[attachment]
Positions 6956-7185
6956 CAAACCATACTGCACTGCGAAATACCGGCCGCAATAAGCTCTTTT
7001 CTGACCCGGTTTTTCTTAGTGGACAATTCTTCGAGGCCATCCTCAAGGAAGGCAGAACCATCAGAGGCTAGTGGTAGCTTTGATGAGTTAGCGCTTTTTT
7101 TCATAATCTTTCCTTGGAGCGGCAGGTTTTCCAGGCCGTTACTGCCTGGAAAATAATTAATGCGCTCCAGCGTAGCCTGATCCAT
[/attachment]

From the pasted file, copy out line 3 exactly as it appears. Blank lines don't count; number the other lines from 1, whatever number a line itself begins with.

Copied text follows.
7001 CTGACCCGGTTTTTCTTAGTGGACAATTCTTCGAGGCCATCCTCAAGGAAGGCAGAACCATCAGAGGCTAGTGGTAGCTTTGATGAGTTAGCGCTTTTTT